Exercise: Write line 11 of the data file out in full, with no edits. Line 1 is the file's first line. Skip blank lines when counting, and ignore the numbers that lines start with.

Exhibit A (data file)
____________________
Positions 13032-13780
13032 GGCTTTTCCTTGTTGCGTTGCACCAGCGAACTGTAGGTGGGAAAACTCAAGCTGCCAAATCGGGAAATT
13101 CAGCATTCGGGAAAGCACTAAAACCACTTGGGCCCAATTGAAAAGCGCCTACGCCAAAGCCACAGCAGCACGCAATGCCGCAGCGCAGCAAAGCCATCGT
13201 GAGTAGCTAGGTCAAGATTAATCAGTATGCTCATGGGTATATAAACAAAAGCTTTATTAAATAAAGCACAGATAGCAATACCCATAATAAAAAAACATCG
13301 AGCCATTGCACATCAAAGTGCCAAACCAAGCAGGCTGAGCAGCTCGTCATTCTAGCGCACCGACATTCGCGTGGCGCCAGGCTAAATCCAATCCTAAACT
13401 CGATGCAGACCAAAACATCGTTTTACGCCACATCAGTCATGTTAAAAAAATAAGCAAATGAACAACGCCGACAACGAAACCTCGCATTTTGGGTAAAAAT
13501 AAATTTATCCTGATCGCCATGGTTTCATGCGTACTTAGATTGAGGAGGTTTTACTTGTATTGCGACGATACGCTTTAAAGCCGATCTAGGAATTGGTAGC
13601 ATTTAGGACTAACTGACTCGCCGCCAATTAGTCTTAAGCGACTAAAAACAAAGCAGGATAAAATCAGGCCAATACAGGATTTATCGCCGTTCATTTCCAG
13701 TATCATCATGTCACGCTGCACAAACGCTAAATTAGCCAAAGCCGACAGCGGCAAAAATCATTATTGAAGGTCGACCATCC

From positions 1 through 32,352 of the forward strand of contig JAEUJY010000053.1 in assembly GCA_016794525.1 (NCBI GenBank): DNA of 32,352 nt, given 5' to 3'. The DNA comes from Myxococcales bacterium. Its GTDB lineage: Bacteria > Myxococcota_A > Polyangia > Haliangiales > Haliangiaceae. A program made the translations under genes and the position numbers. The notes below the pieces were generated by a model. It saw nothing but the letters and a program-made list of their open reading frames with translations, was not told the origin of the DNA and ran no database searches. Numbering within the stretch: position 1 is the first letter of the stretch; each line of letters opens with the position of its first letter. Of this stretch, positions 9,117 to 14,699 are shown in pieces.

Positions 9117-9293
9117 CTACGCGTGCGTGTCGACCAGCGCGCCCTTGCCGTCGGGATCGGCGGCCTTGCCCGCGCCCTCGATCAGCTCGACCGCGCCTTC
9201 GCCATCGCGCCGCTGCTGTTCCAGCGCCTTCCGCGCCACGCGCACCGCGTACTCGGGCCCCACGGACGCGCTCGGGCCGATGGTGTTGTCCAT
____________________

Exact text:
Positions 9117-9293